Best examples of movie 'title reveals'?

Most films are straightforward and descriptive in their naming - Three Men and a Baby, Aliens, (sigh), Snakes on a Plane, etc. - whereas others are a bit more cryptic or downright baffling when it comes to their titles.

With the latter type of movie, there is often a point in the film where the title, which was at first puzzling, is explained by the on-screen action or dialogue in such a way that a light bulb flicks on in the viewer’s head and the connection is made clear. There have been times in the cinema where such a moment has occured and I couldn’t help but feel an (albeit completely unspoken and silent) ‘Ah!’ ripple through the audience. I expect a few heads to turn and a few 'Eureka!'s to erupt but they never do.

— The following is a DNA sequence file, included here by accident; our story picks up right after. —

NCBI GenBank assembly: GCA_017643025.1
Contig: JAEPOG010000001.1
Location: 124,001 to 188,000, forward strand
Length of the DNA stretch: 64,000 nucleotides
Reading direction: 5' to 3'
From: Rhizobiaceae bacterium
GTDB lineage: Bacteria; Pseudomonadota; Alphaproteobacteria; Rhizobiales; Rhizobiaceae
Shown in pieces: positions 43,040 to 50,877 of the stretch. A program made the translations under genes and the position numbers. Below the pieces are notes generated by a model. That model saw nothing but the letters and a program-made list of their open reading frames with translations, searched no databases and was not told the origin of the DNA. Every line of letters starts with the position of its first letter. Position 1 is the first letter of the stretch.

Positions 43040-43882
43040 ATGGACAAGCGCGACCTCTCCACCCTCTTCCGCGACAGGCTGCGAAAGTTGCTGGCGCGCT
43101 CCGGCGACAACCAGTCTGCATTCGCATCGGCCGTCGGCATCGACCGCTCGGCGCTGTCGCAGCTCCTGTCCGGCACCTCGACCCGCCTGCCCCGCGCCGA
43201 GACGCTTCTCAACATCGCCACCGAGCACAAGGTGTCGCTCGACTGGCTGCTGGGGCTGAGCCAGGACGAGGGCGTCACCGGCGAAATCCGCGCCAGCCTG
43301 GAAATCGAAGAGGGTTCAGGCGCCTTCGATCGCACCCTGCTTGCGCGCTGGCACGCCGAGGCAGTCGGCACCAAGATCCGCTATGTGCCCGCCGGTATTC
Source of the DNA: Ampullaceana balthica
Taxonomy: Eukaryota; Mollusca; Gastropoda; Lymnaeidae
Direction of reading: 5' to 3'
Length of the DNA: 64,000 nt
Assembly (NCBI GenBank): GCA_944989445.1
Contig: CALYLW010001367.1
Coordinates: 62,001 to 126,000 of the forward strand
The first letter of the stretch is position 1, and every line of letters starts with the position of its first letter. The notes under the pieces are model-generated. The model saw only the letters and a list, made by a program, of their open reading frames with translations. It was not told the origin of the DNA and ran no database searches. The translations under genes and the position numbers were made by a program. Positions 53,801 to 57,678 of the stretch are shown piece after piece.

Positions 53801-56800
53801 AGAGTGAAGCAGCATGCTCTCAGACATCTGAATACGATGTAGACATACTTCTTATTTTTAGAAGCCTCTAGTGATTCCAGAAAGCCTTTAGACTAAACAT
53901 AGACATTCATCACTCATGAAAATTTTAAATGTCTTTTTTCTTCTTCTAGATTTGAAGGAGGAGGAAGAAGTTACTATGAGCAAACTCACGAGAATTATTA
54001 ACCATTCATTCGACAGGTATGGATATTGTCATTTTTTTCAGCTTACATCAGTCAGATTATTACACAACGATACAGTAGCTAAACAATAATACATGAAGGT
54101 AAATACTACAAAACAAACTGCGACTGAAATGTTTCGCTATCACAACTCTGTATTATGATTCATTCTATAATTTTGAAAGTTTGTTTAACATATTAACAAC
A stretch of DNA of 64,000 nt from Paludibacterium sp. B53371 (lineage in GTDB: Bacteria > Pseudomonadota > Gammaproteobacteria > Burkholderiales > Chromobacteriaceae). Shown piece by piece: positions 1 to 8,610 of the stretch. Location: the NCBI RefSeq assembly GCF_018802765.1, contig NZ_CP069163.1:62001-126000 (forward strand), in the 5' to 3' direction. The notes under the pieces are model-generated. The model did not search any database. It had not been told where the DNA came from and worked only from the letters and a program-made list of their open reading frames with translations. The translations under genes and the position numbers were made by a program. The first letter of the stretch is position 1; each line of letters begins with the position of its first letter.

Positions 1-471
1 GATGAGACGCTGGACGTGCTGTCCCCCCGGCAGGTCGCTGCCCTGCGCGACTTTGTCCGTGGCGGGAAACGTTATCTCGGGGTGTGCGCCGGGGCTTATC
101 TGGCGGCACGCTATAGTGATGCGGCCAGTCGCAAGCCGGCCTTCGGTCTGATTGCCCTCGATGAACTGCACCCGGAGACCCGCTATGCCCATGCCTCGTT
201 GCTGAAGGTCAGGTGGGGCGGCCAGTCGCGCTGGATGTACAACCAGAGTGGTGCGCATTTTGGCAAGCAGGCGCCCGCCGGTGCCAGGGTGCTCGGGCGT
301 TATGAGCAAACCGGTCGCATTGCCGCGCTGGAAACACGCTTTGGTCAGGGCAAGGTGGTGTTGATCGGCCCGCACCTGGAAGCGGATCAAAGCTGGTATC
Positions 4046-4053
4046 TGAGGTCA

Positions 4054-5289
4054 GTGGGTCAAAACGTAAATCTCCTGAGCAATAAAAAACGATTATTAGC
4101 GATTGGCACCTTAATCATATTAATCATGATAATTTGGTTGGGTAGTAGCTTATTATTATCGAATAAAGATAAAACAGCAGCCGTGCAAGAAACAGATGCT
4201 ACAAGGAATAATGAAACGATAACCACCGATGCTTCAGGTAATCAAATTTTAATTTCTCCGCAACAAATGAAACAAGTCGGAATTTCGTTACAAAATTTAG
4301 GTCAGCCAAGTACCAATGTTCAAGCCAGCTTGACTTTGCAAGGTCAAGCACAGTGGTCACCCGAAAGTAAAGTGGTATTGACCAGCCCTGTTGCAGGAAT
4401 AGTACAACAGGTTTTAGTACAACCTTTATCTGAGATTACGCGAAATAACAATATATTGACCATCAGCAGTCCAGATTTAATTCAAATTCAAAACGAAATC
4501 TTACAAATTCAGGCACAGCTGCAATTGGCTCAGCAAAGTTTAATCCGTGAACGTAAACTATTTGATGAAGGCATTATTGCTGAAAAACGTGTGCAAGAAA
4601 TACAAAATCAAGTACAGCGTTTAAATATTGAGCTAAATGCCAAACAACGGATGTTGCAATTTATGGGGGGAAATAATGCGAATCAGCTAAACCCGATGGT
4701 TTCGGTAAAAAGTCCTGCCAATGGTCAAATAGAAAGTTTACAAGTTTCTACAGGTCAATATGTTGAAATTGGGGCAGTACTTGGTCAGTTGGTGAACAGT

As an example, imagine a completely hypothetical Gulf War II movie named Blueberry Pancakes. There is no initial forthcoming connection between the war in Iraq and blueberry pancakes but there might be a key scene in which a marine, who’s been instructed to torture an Iraqi prisoner in order to discover a rebel hideout, talks to his captive about his mom’s blueberry pancakes from back in Oklahoma and how he misses these pancakes so much and that the army issue pancakes are completely different. Pining for pancakes could be signs of regret at signing up or isolation in the desert or some other symbolic allusion. The fact that the jarhead decided not to torture Ali and instead talk to him about asinine subjects such as his mom’s pancakes could be seen as important commentary. This scene could be a major focal point or hinge for the plot, themes and/or messages of the movie and thus it might be seen as worthwhile to name the film ‘Blueberry Pancakes’ despite the fact that the audience will be wondering ‘what the hell?’.